Posts Tagged ‘Trash rivers’

Chinese trash islands

Wednesday, August 4, 2010

In China, following serious flooding, several cities are now under threat from large islands of trash blocking water flows, potentially causing more flooding. In the city of Baishan, a 160,000 square feet trash island has parked under a bridge. If this floating monument of weirdness isn’t cleared soon, the bridge might collapse, according to the Straits Times.

The Guardian has a picture and a fuller story on the threat at the Three Gorges dam. One can only hope that Chinese authorities have the boldness to rewrite the crisis plan for things-to-do-when-a-flood-comes to include some more garbage workers upstream. Then again, as per usual, the amount of trash to begin with is the problem.

Paul Lloyd Sargent’s trash rivers

Thursday, August 13, 2009

Paul Lloyd Sargent is an artist who spreads his time around New York State—from Brooklyn to Syracuse to Clayton—making “rivers” out of trash which he displays in local galleries.

Example of a "trash river"

Example of a "trash river"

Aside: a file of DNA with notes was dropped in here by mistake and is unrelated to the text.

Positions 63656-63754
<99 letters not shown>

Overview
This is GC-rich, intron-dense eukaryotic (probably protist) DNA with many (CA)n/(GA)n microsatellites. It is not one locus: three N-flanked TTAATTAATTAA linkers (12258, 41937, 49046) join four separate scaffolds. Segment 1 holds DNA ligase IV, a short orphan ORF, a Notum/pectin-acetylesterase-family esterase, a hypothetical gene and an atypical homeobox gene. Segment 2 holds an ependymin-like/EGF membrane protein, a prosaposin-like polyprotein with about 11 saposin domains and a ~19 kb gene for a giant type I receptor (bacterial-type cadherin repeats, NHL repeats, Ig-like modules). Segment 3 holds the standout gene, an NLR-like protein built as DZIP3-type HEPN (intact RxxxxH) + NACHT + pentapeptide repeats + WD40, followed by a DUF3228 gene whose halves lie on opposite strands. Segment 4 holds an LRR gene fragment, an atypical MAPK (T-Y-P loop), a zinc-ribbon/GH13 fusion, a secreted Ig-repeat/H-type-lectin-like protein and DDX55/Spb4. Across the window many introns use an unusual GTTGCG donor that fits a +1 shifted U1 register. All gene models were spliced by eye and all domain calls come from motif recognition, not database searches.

According to Sargent, this project aims “to comment on the way we artificially manage natural waterways in the U.S.  Typically I go to a community along the Great Lakes or St. Lawrence River and do some sort of official or guerrilla trash clean-up, then use the stuff I find to build an installation I call Freed: Maquette for an American River.  It’s a long story as to how I got here (based on a history I share with Abbie Hoffman up on the St. Lawrence River) but that’s the short of it.”

To collect materials for the project, Sargent and a “crew of river rats” navigate barges down the river, collecting trash collected under people’s waterfront homes.

River rat barge

River rat barge

The latest trash river will be constructed in Clayton, New York between the last week of August and Labor Day weekend. We look forward to updates on the work and its impact.

These trash rivers remind me of an installation trash artist Donna Conlon did once for which she made a river of plastic water bottles along the steps of an art museum in Costa Rica.

Thanks for the tip, Media. And thanks, Paul, for the photos and inspiration!

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